Bone Valley

I must explore this…

Abandoned Southeast

IMG_5943.JPG These roads are no longer traveled by man.

Millions of years ago, the coast of Florida was believed to be 60 miles further inland. In the 1890s, Smithsonian archaeologists discovered large amounts of fossils in prehistoric sea beds across central Florida. After the fossil discovery, the region 40 miles South of Orlando became known as Bone Valley.

22532469919_8612aa2aa6_k.jpg The abandoned processing plant in 2015.

The prehistoric sea floor was located 25 feet below the surface. It was encompassed in a phosphate matrix comprised of animal bone, sand, and clay. Scientists knew that the phosphate surrounding the fossils made a great fertilizer. However, it wasn’t until the 1960s that phosphate fertilizers became chemically enhanced, increasing crop yields tremendously.

22532676649_9f2ef6f6f7_k A view of the abandoned phosphate drying facility.

Throughout the turn of the century, the Bone Valley region boomed as a dozen commercial mining companies moved to the region from the North. Early miners worked by hand using only a pickaxe…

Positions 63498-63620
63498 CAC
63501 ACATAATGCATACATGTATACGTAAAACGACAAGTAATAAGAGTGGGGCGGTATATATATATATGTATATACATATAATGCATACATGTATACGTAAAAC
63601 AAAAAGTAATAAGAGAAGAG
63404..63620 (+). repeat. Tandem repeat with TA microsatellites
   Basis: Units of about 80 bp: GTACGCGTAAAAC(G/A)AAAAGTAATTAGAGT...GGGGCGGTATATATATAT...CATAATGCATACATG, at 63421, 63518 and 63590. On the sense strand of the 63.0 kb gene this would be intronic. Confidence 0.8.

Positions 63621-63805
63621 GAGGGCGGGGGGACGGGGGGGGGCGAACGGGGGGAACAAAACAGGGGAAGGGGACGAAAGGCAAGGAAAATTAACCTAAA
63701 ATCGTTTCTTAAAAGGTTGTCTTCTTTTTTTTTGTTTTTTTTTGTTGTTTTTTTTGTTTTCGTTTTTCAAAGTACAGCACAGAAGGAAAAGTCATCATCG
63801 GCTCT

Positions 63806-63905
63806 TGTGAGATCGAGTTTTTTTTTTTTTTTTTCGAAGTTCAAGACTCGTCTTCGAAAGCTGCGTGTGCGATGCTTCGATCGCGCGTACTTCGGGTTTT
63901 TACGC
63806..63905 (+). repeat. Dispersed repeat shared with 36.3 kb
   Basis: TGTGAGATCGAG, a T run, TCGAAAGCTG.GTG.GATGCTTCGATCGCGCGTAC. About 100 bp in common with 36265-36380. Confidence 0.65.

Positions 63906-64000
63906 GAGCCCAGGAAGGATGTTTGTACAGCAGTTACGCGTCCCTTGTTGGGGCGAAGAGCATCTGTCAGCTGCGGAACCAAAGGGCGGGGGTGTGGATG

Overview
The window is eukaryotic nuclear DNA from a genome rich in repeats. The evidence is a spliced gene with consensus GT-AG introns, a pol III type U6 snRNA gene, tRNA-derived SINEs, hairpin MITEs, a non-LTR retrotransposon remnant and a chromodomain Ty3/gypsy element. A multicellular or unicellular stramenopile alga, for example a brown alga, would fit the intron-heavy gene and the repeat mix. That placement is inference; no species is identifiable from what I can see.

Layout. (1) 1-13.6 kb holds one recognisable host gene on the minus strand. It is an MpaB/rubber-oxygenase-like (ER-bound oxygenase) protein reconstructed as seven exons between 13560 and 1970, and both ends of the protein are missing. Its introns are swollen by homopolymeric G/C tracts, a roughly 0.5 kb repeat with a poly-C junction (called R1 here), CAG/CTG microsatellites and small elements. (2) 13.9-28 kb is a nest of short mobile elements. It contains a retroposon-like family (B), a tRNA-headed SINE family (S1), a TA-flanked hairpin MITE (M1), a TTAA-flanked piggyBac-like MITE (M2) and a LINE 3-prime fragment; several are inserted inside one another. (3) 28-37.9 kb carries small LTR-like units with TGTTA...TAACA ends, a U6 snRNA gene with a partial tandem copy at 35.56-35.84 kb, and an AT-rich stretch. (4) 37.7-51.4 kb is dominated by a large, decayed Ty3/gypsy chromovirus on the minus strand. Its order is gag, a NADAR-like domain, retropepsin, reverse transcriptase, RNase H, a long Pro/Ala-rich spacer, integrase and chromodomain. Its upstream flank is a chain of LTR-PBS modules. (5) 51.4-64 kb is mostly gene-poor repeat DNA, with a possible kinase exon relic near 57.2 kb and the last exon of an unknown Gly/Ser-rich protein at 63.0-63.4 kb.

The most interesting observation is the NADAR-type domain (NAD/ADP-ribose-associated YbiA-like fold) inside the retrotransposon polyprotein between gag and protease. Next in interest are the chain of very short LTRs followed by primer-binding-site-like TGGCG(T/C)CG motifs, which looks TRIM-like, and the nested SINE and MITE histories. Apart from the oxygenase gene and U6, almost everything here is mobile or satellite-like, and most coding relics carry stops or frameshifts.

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About Jack

BRIEF BIO: Jack Gunter is a writer of fiction, non-fiction, poetry, and songs. He is the co-owner of Open Door Communications, a copywriter, an inventor, and a former broker and private investigator. He is a naturalist and an amateur scientist and cryptologist. He likes to compose music and to design and play games and puzzles of all types. He homeschooled his children. He lives in the Upstate of South Carolina with his beautiful wife, talented two daughters, his old friend and Great Dane Sam, and his three Viking Cats.

Posted on June 15, 2016, in Uncategorized. Bookmark the permalink. Leave a comment.

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